baby raccoons

Baby raccoons were just born inside a shed in Mississauga and the photos are adorable

Two baby raccoons found inside a shed in Mississauga arrived much earlier than normal.

Gates Wildlife Control, a humane animal removal company, had a call for what was believed to be raccoons in a shelter set up for a feral cat.

Brad Gates, the owner of Gates Wildlife Control, tells blogTO the homeowner set up a large, insulated container in her backyard shed to help a feral cat survive the winter. But when she noticed the cat had moved to another shelter in the yard, she checked camera footage from inside the shed and saw what she thought was a raccoon. She then checked inside the shed.

"She heard the chittering of baby raccoons, which she thought was raccoon she wasn't 100 per cent sure,” Gates says. "She asked us just to come and verify it."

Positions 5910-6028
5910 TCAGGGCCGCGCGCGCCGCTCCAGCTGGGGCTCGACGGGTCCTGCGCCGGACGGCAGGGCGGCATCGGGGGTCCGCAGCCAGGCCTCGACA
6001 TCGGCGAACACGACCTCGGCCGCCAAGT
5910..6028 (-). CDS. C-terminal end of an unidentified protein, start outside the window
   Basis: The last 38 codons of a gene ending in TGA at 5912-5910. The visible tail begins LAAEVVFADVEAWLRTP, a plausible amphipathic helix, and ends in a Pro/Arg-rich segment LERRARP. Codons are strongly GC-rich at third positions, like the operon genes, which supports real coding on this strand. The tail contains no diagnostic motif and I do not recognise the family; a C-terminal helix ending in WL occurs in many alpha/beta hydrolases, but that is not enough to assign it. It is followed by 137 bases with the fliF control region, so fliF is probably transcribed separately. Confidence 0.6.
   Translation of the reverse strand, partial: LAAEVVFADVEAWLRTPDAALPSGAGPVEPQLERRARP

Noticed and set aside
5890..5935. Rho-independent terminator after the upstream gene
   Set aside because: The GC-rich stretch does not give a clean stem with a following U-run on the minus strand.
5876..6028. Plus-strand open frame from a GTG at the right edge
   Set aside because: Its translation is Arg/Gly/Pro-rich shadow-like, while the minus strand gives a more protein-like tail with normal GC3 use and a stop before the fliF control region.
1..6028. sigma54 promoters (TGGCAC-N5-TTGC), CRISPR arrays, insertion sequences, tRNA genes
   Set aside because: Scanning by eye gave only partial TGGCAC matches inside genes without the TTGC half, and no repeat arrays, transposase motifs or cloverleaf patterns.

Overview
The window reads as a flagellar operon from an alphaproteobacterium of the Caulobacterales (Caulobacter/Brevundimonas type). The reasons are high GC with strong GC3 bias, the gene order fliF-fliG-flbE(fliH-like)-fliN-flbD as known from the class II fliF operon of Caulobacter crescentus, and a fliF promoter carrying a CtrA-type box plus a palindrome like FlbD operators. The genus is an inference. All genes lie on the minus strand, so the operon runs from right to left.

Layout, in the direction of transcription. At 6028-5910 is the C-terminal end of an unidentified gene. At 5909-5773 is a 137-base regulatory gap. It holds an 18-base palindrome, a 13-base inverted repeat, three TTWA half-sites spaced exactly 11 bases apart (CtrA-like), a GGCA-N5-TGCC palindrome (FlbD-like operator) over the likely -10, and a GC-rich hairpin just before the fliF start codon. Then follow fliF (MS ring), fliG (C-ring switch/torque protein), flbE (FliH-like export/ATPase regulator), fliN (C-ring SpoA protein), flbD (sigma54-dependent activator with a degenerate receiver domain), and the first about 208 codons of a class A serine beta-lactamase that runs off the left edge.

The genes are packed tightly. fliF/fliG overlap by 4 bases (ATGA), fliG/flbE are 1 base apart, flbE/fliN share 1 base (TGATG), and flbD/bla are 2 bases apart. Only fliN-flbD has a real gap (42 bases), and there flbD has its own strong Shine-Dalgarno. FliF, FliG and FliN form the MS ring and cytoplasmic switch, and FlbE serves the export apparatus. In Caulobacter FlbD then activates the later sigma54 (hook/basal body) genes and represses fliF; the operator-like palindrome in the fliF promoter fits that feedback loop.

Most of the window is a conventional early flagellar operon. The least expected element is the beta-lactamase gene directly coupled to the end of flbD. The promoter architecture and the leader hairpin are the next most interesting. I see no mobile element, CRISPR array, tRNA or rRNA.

A company staff member went to take a look.

"We went out just to verify that, indeed, we had babies earlier than we ever have in our 37-year history," Gates says.

Before this, the earliest Gates found baby raccoons was in late February. The two babies look to be about a week old and Gates guesses the mother got pregnant sometime in November, much earlier than normal. Usually, there is a rush of babies born in April and May.

"It is not to say that there aren't other babies out there — it's only our experience," he says.

Gates speculates the reason for the early birth could be connected to two things — the pandemic and climate change. With less movement of people during the pandemic, more animals are out at different times than usual because it is quieter.

Also with milder winters, animals could be breeding at earlier.

"Global warming might give them biological cues that things are different in that sense."

He says the two babies are healthy and warm inside the well-insulated box. The homeowner plans to leave them alone and see if the family leaves on its own.

"I think she's going to probably outgrow that box because it wasn't very big," Gates says. "So I think potentially what would happen is that as the babies get bigger, she would relocate."

Raccoons and squirrels normally have multiple den sites as a survival strategy, he adds.

Lead photo by

Gates Wildlife Control


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